Nov. 05–LOUISVILLE Encino Acquisition Partners plans to drill Utica Shale wells for decades to come, with Stark County home to the company’s Ohio operations.
The Houston, Texas-based partnership closed Monday on a $2 billion deal to buy Chesapeake Energy’sUtica assets in Ohio.
Encino Acquisition Partners acquired 920 operated and non-operated wells and the drilling rights to more than 900,000 acres, along with Chesapeake’s field office in Louisville and the 109 employees who work there.
Who is Encino?
Encino Energy and the Canada Pension Plan Investment Board formed Encino Acquisition Partners in 2017. The pension board owns 98 percent of the partnership and Encino Energy, a privately held company in Houston, operates the assets.
The Chesapeake deal gives Encino Acquisition Partners more Utica wells than any other company in the state.
“The Utica is our most important asset,” said Encino Energy President and Chief Executive Hardy Murchison. “It’s by far our largest and it’s our focus for the foreseeable future. We see decades of drilling ahead of us there and we see it as being profitable across a wide range of oil and gas price outlooks. This is our focus.”
The new partnership looked at oil and natural gas basins around the country. Chesapeake held a lot of high-quality acreage in the Utica Shale, and had built a great team of workers in Ohio, all of whom joined Encino, Murchison said.
Chesapeake also was looking to sell assets to pay off debts.
Chesapeake’s acreage spanned the Utica Shale region, which has areas that produce everything from oil to natural gas to hydrocarbons like ethane that are used in making plastics and other chemicals.
Being able to drill for different products gives Encino Acquisition Partners flexibility to deal with swings in the prices of natural gas and oil.
The Utica region also has infrastructure — including new pipelines and processing plants — and end users of oil and natural gas, such as the Shell Appalachia “cracker plant” under construction near Pittsburgh.
Encino Acquisition Partners has two drilling rigs in the Utica and plans to pick up a third rig next year, and possibly a fourth rig the year after that, said Encino Energy Chief Operating Officer Ray Walker, who retired in April from Range Resources.
Murchison said Encino Acquisition Partners planned to run a long-term, sustainable drilling program and be a safe and responsible operator.
In the first year, the company will drill a lot of wells planned by Chesapeake. Beginning in 2020, Encino Acquisition Partners will start to map its own path with a combination of building new well pads and drilling wells on existing pads.
“We’ve got a lot of room to grow and what we’re really focused on is making good, steady cash flow year after year after year,” Walker said.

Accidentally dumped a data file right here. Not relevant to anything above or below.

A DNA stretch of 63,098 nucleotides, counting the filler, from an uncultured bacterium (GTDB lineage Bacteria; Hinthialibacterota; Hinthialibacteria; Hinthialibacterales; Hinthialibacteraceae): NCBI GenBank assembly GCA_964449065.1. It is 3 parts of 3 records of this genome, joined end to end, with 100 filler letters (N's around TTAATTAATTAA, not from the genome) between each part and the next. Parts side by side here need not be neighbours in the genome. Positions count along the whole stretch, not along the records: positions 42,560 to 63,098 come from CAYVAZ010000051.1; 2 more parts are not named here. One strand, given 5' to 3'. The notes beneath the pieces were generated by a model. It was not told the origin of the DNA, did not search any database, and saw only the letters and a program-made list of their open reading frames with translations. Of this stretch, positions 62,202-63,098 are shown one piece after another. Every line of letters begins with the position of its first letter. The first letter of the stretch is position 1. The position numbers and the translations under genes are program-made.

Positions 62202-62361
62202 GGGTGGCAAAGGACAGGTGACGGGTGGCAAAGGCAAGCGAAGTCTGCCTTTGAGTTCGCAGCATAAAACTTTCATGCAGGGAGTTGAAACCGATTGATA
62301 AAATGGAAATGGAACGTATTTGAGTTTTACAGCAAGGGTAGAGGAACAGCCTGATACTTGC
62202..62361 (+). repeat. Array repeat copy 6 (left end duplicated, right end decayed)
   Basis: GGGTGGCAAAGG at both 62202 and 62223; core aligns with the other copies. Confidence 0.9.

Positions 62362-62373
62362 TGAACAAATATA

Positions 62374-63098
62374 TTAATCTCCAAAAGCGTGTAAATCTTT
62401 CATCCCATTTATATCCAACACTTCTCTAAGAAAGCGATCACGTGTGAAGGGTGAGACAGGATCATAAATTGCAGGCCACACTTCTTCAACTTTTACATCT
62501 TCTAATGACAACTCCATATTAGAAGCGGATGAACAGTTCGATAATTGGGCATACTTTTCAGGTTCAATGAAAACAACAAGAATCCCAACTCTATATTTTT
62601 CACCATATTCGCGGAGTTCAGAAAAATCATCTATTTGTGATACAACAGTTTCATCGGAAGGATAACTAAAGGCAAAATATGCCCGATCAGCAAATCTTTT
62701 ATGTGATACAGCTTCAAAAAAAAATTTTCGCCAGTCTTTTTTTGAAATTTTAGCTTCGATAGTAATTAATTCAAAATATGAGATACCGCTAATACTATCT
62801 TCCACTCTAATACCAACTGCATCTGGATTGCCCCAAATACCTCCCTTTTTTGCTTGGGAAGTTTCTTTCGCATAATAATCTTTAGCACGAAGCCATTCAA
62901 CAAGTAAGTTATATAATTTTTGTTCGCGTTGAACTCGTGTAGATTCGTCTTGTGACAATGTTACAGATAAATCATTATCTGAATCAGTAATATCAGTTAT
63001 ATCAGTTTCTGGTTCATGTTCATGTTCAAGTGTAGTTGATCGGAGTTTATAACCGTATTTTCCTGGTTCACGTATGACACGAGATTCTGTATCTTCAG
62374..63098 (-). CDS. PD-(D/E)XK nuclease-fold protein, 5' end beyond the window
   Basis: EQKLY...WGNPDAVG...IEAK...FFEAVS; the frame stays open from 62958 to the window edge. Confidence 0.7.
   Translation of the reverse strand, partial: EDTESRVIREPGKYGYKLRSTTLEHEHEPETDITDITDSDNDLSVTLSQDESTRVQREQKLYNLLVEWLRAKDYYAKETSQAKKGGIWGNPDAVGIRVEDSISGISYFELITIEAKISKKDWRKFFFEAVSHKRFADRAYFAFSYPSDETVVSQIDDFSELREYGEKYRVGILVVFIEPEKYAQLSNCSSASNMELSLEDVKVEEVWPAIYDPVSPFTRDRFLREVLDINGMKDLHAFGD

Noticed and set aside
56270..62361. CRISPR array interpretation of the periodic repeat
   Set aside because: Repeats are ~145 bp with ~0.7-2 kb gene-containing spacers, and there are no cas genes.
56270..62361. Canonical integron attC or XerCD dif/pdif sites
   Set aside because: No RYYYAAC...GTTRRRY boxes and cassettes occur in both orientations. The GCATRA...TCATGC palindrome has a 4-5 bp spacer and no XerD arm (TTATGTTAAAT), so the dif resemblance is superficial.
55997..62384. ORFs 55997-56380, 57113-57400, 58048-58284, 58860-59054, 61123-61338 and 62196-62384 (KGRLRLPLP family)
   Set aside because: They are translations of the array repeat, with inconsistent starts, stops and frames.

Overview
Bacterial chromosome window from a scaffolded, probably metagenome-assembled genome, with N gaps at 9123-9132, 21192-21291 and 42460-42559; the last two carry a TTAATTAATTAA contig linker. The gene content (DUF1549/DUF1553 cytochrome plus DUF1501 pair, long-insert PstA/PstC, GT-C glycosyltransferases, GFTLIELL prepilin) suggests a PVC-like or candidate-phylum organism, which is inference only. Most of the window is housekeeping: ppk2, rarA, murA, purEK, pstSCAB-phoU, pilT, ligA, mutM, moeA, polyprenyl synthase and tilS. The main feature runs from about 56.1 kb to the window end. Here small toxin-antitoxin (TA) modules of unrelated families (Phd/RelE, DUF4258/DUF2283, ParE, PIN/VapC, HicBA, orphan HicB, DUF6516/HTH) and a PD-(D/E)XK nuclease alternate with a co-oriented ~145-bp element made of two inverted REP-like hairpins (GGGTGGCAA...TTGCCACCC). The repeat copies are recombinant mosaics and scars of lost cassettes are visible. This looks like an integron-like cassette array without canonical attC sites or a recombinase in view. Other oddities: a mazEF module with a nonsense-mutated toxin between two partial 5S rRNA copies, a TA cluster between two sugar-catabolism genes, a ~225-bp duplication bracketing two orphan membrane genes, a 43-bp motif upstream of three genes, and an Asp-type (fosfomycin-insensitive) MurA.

Murchison said he anticipated Encino Acquisition Partners buying more Utica acreage and hiring more workers in Ohio as the company uses more rigs.
With Chesapeake having closed its St. Clairsville office, Encino Acquisition Partners’ operations will be based in Louisville, where Chesapeake built a five-story office building with equipment yards.
“We expect to be in Louisville and the surrounding area for a long time and really want to make sure that we’re good citizens and good neighbors to the people in the area,” Murchison said.
Local officials have welcomed the new company.
“We’re extremely excited to have (Encino Acquisition Partners) in our community,” said Vince Marion, Louisville’s planning and development director. “We look forward to the working partnership and their involvement in the community and the surrounding area.”
Encino Acquisition Partners’ decision to stay in Louisville means keeping an anchor for the city’s Beck Industrial Commerce Center that could attract other companies, both those involved in drilling, but also users of oil and gas, such as plastics companies, Marion said.
Mayor Patricia A. Fallot said Encino would keep workers and revenue in Louisville, and attract more families to the city.
Chesapeake had a 10-year income tax abatement with the city, but that won’t transfer automatically to Encino Acquisition Partners, and would have to be re-approved by City Council, Marion said.
“That has not been requested at this point,” he said.
Along with city officials, Encino Acquisition Partners has met with the Stark Development Board.
Board President Ray Hexamer said he was impressed by how Encino Acquisition Partners reached out to Chesapeake’s local workers and the community before the deal closed. He said the Board was ready to help connect Encino Acquisition Partners with any workforce resources it would need.
“If they expand,” Hexamer said, “it’s good for all of us.”
Reach Shane at 330-580-8338 or email@example.com
On Twitter: @shooverREP
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